A moving refugee story laced with optimism and magic.

A young girl and her grandparents must leave war-torn Aleppo, Syria, to find a new home.

Dounia, whose name means the world in Arabic, goes to the souk to get baraka seeds for her grandmother Teta Mouneh. The spice seller, Abdo, gives her the seeds and tells her they are magic. At home, her neighbor Mrs. Dabbouss reads the coffee grounds in Teta Mouneh’s cup and foresees an arduous journey that will end with “a blue house in a bright white country.” Teta tells Dounia to hold on to some of the seeds. One night, as the two of them dry eggplant on the roof, a bomb explodes in the courtyard, breaking windows, destroying the fountain, and killing Kiki, the family’s pet canary. Jeddo Darwish, Dounia’s grandfather, announces that they must leave and gives her a dove carved from soap. As they travel, Dounia realizes she still has several of the baraka seeds, and each time she tosses one, something happens to ease them along on their trek. In this tale translated from French, Zarif captures the perilous journey well, blending grim elements—travel by boat, barbed wire fences, soldiers—with the fantastical. The artwork has a whimsical feeling that makes the tough subject matter manageable. In an author’s note, Zarif discusses her sadness at seeing the devastating of Aleppo, where she grew up, and her hopes for her people. (This book was reviewed digitally.)

A moving refugee story laced with optimism and magic. (Picture book. 4-8)

Pub Date: March 14, 2023

ISBN: 978-1-77147-523-5

Page Count: 32

Publisher: Owlkids Books

Review Posted Online: Dec. 23, 2022

Kirkus Reviews Issue: Jan. 15, 2023


While this is a fairly bland treatment compared to Deborah Lee Rose and Carey Armstrong-Ellis’ The Twelve Days of...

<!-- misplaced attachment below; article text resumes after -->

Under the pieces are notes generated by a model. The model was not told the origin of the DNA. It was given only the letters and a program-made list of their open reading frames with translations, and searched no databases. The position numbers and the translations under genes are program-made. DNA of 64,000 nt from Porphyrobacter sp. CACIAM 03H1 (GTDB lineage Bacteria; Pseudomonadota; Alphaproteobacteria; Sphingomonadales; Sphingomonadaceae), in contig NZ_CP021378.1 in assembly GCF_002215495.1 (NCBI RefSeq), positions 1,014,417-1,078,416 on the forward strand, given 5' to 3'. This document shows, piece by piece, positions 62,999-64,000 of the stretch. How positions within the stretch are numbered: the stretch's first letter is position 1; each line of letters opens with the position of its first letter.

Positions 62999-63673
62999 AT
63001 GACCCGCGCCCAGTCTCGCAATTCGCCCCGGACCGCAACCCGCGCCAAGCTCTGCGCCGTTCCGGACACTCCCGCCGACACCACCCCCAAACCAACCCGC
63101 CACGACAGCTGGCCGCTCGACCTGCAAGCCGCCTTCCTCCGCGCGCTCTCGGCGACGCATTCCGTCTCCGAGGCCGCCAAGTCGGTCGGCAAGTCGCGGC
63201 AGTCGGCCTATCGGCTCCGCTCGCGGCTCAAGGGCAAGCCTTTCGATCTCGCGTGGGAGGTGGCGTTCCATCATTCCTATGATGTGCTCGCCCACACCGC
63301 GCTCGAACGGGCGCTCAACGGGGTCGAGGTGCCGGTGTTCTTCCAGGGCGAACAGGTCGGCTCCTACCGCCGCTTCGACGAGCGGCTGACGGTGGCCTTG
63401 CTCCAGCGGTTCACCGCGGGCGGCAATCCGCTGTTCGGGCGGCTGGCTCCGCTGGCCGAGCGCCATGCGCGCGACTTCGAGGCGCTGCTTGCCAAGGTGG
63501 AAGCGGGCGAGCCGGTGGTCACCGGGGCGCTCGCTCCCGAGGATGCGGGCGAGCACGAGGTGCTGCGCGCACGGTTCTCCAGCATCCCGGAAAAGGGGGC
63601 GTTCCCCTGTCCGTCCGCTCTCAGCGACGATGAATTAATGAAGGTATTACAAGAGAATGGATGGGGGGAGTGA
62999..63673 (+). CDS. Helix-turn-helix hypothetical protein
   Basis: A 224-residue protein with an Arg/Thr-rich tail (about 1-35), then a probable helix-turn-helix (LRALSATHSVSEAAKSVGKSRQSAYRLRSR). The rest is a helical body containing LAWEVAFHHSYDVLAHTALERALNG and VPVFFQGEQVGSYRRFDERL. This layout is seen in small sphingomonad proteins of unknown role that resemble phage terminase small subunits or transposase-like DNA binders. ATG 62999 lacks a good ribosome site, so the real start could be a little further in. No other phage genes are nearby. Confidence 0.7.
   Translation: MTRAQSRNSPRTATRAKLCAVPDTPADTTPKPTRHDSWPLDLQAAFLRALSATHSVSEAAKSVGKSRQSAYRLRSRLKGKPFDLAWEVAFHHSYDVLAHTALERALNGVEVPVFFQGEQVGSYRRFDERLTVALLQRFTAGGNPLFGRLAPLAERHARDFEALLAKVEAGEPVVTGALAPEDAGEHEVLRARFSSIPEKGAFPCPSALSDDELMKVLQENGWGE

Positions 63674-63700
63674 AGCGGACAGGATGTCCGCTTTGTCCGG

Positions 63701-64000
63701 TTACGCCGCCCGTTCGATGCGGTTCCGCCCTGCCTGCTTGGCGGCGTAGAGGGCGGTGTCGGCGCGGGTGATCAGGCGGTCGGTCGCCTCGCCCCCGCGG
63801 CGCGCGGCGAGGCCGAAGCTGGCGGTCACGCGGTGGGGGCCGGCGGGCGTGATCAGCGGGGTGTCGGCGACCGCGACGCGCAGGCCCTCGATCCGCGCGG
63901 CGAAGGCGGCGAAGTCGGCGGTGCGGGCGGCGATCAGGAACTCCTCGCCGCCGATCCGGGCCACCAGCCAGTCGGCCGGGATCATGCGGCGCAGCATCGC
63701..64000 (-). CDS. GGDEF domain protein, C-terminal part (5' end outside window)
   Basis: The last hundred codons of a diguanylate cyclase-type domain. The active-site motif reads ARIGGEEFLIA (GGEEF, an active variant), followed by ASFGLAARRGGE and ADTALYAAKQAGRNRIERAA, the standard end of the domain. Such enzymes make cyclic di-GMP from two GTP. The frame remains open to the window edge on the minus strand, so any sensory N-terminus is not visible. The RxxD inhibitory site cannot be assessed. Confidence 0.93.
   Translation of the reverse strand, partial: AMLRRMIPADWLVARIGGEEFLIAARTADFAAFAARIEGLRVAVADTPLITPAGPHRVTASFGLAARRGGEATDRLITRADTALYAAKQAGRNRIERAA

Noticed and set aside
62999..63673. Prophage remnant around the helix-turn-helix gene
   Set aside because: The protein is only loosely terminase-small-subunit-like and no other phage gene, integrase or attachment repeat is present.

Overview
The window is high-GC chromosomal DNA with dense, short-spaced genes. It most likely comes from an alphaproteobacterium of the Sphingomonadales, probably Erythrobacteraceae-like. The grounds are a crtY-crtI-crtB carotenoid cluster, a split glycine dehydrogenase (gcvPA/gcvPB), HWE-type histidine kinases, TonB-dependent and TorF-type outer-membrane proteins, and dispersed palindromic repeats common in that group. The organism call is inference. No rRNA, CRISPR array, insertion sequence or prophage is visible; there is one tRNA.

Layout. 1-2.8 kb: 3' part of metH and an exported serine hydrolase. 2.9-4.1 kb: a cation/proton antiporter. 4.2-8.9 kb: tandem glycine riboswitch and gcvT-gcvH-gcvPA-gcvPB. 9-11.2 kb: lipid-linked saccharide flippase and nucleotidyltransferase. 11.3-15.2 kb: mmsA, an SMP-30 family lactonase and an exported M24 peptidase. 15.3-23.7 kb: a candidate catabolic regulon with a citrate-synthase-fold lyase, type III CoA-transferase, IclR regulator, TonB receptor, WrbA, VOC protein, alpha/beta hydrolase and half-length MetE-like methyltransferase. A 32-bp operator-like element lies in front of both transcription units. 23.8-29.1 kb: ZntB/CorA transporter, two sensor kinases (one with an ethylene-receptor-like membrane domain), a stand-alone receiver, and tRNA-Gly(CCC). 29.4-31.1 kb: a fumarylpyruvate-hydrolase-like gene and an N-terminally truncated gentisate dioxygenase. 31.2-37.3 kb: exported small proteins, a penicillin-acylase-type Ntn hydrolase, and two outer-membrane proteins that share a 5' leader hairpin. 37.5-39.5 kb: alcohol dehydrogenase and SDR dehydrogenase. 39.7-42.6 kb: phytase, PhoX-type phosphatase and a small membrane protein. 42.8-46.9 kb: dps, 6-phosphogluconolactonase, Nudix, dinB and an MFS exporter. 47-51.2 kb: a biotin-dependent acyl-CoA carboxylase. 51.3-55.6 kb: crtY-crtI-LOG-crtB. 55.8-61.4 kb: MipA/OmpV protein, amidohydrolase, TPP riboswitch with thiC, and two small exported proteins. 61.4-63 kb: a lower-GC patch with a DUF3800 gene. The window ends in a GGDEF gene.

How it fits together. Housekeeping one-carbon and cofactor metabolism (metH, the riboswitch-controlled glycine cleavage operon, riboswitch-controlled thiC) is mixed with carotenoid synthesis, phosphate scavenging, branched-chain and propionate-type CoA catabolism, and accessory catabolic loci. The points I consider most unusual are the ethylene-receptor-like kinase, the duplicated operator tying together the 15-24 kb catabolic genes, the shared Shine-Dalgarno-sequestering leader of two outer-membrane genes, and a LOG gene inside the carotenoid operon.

Rabe follows a young girl through her first 12 days of kindergarten in this book based on the familiar Christmas carol.

The typical firsts of school are here: riding the bus, making friends, sliding on the playground slide, counting, sorting shapes, laughing at lunch, painting, singing, reading, running, jumping rope, and going on a field trip. While the days are given ordinal numbers, the song skips the cardinal numbers in the verses, and the rhythm is sometimes off: “On the second day of kindergarten / I thought it was so cool / making lots of friends / and riding the bus to my school!” The narrator is a white brunette who wears either a tunic or a dress each day, making her pretty easy to differentiate from her classmates, a nice mix in terms of race; two students even sport glasses. The children in the ink, paint, and collage digital spreads show a variety of emotions, but most are happy to be at school, and the surroundings will be familiar to those who have made an orientation visit to their own schools.

While this is a fairly bland treatment compared to Deborah Lee Rose and Carey Armstrong-Ellis’ The Twelve Days of Kindergarten (2003), it basically gets the job done. (Picture book. 4-7)

Pub Date: June 21, 2016

ISBN: 978-0-06-234834-0

Page Count: 32

Publisher: Harper/HarperCollins

Review Posted Online: May 3, 2016

Kirkus Reviews Issue: June 1, 2016


From the Food Group series

From curds to riches, from meltdown to uplift—this multicourse romp delivers.

A winning wheel of cheddar with braggadocio to match narrates a tale of comeuppance and redemption.

From humble beginnings among kitchen curds living “quiet lives of pasteurization,” the Big Cheese longs to be the best and builds success and renown based on proven skills and dependable results: “I stuck to the things I was good at.” When newcomer Wedge moves to the village of Curds-on-Whey, the Cheese’s star status wobbles and falls. Turns out that quiet, modest Wedge is also multitalented. At the annual Cheese-cathlon, Wedge bests six-time winner Cheese in every event, from the footrace and chess to hat making and bread buttering. A disappointed Cheese throws a full-blown tantrum before arriving at a moment of truth: Self-calming, conscious breathing permits deep relief that losing—even badly—does not result in disaster. A debrief with Wedge “that wasn’t all about me” leads to further realizations: Losing builds empathy for others; obsession with winning obscures “the joy of participating.” The chastened cheddar learns to reserve bragging for lifting up friends, because anyone can be the Big Cheese. More didactic and less pun-rich than previous entries in the Food Group series, this outing nevertheless couples a cheerful refrain with pithy life lessons that hit home. Oswald’s detailed, comical illustrations continue to provide laughs, including a spot with Cheese onstage doing a “CHED” talk.

From curds to riches, from meltdown to uplift—this multicourse romp delivers. (Picture book. 4-8)

Pub Date: Nov. 7, 2023

ISBN: 9780063329508

Page Count: 40

Publisher: Harper/HarperCollins

Review Posted Online: Aug. 26, 2023

Kirkus Reviews Issue: Sept. 15, 2023

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